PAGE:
Second, the commission structure should be fair with realistic targets. When the firm fails to do this, it not only will not generate the expected outcomes but also drive bad sales behavior and negatively affect the customers. Either too high or too low targets would demotivate salespeople. Also, the firm could consider having no commission caps. The reason is that when a salesperson reaches their monthly quotas, it is foreseeable that they would be less productive until the next month. In case a certain level of commission cap is required, the firm can consider high tiered commission model with extra bonuses for exceeding quota to maintain ongoing productivity (Forbes (Ed.), 2018).
Lastly, although cash is king in the sales profession, the commission should not be the only performance driver for your salespeople. For example, a firm can also motivate salespeople with non-monetary rewards such as vacation time, gift cards, and career development. Although motivating salespeople beyond monetary incentives is not easy, it could be perceived as the act of recognition in the eyes of the sales team.
4. Consider how many credit cards you carry, and how many loans you’ve taken out. Do you think that reform of the credit-fuelled economic model in the West is essential for a more equitable global economy?
We believe it is essential to reform the current credit-fuelled economic model. In our knowledge and understanding, there are a few aspects where the current credit-fuelled economic model is not always effective and beneficial. Especially when it could cause rising income and wealth inequality which was one of the main reasons for the financial crisis of 2007- 2008.
To begin with, although the credit-fuelled economic model has its benefits when it comes to spending using credits and obtaining loans are undeniable, we are of the opinion that the credit system could be a high-interest debt trap for over-spending and unsustainable debts to some extent. For example, credit cards impose no immediate fine for over-spending. For that reason, it is easy for spenders to go overboard for something they cannot afford. The problem is that even if someone has a good and improving credit score – meaning high credit limit, it does not mean that their income is growing accordingly which means that they could be trapped in bad debt ( Schreiber, 2018).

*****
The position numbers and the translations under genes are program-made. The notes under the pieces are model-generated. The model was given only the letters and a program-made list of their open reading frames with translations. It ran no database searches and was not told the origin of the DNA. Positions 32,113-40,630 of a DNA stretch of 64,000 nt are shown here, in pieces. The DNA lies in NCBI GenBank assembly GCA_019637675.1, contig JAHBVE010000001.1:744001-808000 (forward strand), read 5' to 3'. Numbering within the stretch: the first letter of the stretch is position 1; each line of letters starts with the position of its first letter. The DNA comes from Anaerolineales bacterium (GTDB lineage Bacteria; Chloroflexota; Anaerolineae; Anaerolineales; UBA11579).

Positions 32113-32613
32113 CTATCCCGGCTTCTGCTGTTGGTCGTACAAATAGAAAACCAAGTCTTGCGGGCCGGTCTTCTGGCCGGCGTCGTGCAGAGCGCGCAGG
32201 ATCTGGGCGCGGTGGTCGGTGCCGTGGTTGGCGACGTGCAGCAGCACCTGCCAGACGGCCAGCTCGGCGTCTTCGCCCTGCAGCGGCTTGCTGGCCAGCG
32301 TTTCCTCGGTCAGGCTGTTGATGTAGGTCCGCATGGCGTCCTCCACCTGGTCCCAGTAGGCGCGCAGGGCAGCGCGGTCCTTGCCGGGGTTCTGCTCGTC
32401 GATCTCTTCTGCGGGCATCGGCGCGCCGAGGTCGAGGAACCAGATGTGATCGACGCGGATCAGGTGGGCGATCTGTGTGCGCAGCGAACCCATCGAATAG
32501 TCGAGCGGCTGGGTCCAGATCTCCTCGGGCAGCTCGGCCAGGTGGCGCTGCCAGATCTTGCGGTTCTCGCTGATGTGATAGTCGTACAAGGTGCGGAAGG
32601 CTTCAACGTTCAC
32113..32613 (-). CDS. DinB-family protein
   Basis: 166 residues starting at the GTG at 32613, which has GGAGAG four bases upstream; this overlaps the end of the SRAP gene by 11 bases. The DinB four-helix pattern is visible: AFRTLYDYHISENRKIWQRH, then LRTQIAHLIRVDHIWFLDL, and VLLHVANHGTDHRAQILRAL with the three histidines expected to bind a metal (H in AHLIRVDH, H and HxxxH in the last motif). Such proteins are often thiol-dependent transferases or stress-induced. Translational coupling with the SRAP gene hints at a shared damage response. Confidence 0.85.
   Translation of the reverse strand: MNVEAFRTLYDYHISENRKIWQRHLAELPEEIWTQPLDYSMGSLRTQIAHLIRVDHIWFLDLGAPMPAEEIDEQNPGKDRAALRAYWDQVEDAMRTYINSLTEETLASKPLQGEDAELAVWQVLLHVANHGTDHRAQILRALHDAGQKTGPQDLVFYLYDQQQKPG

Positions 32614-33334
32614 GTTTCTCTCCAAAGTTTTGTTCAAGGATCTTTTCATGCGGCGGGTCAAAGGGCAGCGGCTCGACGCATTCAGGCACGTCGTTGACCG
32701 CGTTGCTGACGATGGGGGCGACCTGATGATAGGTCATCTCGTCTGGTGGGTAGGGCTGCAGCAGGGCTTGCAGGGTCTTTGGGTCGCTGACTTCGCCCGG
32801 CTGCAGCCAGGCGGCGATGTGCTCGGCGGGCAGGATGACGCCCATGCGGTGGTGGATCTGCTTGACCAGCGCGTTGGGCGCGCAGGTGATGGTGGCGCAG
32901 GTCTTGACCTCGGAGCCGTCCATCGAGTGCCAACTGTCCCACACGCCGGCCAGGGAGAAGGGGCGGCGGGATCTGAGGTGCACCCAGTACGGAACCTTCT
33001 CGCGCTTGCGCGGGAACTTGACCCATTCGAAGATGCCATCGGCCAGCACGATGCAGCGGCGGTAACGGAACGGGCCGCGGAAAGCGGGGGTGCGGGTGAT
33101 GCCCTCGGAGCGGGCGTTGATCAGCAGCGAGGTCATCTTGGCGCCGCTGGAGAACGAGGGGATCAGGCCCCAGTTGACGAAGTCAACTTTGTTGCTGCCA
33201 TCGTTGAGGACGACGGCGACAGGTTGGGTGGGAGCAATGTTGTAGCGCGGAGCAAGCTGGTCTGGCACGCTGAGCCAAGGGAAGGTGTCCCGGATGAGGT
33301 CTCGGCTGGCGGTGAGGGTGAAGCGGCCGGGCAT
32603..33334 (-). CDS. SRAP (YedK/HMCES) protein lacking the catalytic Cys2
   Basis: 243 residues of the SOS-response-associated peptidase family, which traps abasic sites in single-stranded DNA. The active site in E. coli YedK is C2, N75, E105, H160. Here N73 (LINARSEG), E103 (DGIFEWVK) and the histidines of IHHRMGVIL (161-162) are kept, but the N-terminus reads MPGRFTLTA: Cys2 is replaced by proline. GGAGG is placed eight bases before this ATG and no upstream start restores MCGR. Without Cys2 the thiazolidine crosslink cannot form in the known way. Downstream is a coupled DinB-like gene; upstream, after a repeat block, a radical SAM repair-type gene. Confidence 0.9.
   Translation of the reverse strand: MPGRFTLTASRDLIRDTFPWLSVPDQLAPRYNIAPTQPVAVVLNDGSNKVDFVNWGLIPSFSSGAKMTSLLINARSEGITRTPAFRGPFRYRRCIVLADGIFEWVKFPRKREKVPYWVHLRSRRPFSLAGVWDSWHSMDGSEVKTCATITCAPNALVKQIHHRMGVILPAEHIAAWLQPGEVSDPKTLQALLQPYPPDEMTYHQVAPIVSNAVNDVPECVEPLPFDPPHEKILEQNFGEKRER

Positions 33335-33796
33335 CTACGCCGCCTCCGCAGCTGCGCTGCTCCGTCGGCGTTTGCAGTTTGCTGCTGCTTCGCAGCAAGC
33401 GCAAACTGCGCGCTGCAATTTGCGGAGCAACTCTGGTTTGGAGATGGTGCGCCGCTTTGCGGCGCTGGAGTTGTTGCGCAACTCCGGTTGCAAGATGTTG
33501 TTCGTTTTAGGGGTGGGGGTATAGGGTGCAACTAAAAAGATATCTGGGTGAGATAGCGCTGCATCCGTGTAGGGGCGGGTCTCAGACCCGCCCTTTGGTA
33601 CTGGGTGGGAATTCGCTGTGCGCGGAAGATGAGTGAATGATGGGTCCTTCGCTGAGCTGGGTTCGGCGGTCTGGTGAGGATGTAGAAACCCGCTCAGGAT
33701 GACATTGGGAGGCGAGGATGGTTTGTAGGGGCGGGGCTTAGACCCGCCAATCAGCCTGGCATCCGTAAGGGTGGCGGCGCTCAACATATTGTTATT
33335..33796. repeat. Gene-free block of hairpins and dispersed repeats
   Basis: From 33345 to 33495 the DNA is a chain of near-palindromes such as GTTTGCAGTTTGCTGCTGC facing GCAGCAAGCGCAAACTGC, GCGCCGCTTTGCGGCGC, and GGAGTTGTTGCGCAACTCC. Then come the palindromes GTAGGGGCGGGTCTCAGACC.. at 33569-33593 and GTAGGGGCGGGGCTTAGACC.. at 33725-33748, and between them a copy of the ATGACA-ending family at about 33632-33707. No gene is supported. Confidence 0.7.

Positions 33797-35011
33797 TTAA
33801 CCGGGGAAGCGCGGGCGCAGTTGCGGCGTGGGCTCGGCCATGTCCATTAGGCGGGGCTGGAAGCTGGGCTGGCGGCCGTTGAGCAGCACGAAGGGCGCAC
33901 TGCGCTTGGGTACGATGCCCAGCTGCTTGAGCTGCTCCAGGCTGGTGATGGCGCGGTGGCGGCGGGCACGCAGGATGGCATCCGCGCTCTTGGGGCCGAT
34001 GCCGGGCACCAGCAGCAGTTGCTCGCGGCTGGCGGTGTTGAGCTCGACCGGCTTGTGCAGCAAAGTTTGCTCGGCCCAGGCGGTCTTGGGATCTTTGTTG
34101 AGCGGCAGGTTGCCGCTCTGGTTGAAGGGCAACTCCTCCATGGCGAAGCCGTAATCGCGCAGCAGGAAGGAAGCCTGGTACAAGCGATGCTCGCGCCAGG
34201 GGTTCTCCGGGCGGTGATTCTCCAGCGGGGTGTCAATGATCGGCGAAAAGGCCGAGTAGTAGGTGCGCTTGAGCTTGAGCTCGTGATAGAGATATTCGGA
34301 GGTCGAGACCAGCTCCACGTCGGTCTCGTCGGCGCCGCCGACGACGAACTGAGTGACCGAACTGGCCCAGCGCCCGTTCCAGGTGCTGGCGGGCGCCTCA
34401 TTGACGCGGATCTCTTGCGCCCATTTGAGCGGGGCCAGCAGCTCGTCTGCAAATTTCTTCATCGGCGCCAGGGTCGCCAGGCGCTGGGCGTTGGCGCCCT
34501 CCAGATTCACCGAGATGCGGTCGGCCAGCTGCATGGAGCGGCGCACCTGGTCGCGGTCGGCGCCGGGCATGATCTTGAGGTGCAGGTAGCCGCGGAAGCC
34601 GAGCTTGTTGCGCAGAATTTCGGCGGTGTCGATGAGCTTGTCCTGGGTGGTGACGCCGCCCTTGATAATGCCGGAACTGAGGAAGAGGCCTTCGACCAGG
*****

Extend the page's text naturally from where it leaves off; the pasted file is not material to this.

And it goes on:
Another point is that life in the West, especially in countries like the United State and Canada, relies heavily on the credit system. It has been extremely influential that everywhere we go, we are asked for credit scores. From common applications such as personal loans, credit cards, and house mortgage to a rental apartment or job applications, most of them require a credit check. This widens the wealth gap between the wealthy with high credit scores and the poor with lower ones.
Carney, J. (2011). What Does Occupy Wall Street Want? CNBC. Retrieved October 11, 2020, from https://www.cnbc.com/id/44819849
Chandler, D. (2020). Strategic corporate social responsibility: Sustainable value creation (5th ed.). Thousand Oaks, CA: SAGE.
Forbes Business Development Council (Ed.). (2018). Nine Commission Structures That Will Keep Your Sales Team Motivated. Forbes. Retrieved October 11, 2020, from https://www.forbes.com/sites/forbesbusinessdevelopmentcouncil/2018/08/01/nine-commission-structures-that-will-keep-your-sales-team-motivated/#31207d994cd8
Schreiber, M. (2018). t’s no coincidence credit card debt and income inequality are at new highs. CNBC News. Retrieved October 11, 2020, from https://www.nbcnews.com/think/opinion/it-s-no-coincidence-credit-card-debt-income-inequality-are-ncna836281
Taube, A. (2013). Maybe Occupy Wall Street Wasn’t Such A Failure After All. Business Insider. Retrieved October 11, 2020, from https://www.businessinsider.com/reconsidering-the-failure-of-occupy-wall-street-2013-9